Isra Omar describes her journey being born and raised in Abu Dhabi as a Somalian native. She came to the United States at the age of 11. In her candid story, Isra shares her journey in assimilating and integrating as an American, as well as holding onto her faith and values. She recounts how balancing her Muslim and American identity has now led her to pursue a career in the fashion industry.
This story was recorded in partnership with MALA and StoryCorps. This story was produced by Sydney Jarol at StoryCorps Chicago.
I’m originally from Somaliland. It’s a breakaway region in the Northwest side of Somalia and we were born and raised in Abu Dhabi, then came here, moved to Chicago permanently in 2002. So when I came here, I was eleven years old. It was very hard coming into this country; culturally it was very different being a Muslim, especially after the unfortunate Twin Towers attack in New York. I was looked at differently. I wasn’t exactly sure whether I should be a practicing Muslim or just fit in with the other kids, so it was just very hard to assimilate, I was just lost. There was this situation where I was in class and my teacher asked me where I was from and I told her I was born and raised in Abu Dhabi and then she was like “Oh, so you were born in a desert” and the kids were laughing and I just felt like should I hide where I’m from? Everyone was laughing at me because everyone actually thought Abu Dhabi was a desert, but it’s a country, you know, and there are inhabitants of people, so I kind of started talking like my peers. I guess I was sort of, trying to be American, but in reality, I lost my Muslim identity.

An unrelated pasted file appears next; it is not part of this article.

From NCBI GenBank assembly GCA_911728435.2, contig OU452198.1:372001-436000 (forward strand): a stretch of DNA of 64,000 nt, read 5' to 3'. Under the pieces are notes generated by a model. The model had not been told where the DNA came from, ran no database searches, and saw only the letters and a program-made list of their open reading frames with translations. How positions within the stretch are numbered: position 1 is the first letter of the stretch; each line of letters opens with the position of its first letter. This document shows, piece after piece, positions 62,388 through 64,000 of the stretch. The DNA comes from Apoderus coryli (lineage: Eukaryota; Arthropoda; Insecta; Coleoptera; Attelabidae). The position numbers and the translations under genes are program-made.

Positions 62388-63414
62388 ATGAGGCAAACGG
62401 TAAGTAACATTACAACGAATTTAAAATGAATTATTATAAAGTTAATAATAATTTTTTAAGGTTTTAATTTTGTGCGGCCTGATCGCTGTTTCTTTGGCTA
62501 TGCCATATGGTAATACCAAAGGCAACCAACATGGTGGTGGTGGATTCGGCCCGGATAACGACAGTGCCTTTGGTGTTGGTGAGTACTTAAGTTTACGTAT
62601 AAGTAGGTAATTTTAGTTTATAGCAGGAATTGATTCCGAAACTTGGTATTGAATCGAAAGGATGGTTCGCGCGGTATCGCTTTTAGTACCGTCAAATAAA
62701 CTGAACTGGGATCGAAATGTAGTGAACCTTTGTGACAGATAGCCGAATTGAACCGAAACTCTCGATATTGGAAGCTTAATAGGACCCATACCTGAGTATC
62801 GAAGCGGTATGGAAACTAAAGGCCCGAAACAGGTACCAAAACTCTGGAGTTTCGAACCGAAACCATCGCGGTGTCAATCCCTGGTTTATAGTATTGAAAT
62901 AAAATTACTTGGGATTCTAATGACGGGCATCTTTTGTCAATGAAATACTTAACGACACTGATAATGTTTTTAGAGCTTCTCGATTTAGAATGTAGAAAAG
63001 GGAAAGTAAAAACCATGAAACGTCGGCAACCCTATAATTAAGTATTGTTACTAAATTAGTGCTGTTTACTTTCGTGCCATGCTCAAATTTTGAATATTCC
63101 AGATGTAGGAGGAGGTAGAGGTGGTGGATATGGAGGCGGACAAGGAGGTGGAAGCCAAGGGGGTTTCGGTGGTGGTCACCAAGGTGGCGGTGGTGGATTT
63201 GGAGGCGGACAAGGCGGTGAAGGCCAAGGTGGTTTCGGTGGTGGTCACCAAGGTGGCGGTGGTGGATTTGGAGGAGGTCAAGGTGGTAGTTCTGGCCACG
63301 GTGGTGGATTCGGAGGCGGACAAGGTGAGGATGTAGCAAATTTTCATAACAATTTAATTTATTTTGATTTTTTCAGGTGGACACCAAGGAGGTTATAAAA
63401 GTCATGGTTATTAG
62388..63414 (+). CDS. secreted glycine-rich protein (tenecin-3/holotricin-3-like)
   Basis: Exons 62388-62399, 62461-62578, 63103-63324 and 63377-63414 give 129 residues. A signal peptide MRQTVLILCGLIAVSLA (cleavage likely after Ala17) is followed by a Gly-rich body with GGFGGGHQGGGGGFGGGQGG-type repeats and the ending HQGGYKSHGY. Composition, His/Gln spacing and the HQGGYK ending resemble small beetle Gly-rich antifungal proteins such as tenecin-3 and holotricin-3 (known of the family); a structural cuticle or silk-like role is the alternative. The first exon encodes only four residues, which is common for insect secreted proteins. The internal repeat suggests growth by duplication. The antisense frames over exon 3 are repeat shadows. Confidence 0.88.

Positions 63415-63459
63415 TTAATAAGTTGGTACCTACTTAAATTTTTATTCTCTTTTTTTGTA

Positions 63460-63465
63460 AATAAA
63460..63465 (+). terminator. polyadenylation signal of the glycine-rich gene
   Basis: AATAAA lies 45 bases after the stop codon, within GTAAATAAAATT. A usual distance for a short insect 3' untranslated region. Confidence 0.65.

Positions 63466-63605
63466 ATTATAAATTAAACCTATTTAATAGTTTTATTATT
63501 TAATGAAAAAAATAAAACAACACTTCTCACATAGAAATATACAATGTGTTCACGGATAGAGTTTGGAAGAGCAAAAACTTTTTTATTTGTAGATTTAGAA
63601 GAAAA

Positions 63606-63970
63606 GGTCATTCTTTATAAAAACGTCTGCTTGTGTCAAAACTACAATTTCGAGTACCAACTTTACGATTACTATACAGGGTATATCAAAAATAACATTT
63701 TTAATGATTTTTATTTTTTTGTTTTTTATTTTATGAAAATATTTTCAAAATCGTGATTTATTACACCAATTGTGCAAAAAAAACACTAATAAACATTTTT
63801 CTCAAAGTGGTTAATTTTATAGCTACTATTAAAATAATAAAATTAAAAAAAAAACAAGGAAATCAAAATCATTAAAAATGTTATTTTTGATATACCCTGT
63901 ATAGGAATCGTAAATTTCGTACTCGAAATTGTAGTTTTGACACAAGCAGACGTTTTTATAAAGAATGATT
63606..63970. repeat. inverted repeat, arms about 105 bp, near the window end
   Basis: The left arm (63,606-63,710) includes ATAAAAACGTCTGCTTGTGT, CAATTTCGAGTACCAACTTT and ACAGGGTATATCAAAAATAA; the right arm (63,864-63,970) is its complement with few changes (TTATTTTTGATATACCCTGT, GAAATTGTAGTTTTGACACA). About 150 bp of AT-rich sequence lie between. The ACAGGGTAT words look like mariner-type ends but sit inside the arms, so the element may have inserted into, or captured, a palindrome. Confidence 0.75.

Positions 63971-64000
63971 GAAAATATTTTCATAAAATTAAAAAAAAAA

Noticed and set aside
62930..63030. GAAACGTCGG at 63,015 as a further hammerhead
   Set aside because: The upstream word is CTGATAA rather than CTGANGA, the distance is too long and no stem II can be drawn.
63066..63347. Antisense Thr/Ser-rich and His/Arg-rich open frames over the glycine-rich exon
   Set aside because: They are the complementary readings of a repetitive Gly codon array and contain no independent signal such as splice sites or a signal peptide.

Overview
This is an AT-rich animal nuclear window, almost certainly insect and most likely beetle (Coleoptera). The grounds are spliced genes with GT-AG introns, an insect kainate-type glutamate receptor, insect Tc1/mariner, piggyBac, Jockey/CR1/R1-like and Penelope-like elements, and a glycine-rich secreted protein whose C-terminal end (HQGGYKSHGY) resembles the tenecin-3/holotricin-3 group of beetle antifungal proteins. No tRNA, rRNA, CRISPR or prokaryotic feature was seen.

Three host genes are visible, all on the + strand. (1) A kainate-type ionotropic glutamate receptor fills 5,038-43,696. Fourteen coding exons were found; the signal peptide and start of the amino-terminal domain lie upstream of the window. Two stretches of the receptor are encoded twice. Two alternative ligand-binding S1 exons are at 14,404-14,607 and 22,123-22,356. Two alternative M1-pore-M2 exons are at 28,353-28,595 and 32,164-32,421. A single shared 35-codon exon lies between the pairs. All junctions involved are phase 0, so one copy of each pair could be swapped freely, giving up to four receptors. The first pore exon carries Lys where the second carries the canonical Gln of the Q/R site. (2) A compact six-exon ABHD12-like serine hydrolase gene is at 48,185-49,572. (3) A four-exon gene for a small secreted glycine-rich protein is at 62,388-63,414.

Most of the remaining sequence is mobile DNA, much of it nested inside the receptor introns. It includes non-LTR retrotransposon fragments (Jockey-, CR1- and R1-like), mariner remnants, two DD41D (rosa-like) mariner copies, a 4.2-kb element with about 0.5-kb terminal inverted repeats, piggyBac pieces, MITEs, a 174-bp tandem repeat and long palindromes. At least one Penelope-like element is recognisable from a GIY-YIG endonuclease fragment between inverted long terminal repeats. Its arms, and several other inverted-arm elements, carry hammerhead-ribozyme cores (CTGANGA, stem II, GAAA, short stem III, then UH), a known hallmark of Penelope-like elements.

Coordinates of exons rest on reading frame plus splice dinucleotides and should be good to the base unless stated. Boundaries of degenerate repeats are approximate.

My mom is very spiritual, she’s a devout Muslim and she always wanted me to wear a hijab, but I always told her that I wasn’t ready and in Islam, no one can force you to wear a hijab, it’s something that you wear for God. So, it’s intention based. I started wearing the hijab when I was a junior in high school; that’s when I started reconnecting with my Muslim faith. A lot of people were taken by surprise because when you put on a hijab, you act different, you’re modest. My clothes were very different, my attitude and my character changed, so a lot of people were taken aback because it was a transformation.
My dream is actually to be a fashion designer one day and to make modest clothing for Muslim women. I know, I have a situation where I’ll find a really nice dress, but it’s sleeveless, so I’ll have to find a sweater. So, something that covers your body, but is fashionable at the same time. I think fashion is an art and we – as hijabis and Muslim women – express ourselves differently, so it’s just another way of expressing ourselves; just giving us a voice. I’m trying to balance a life being Muslim and also being American.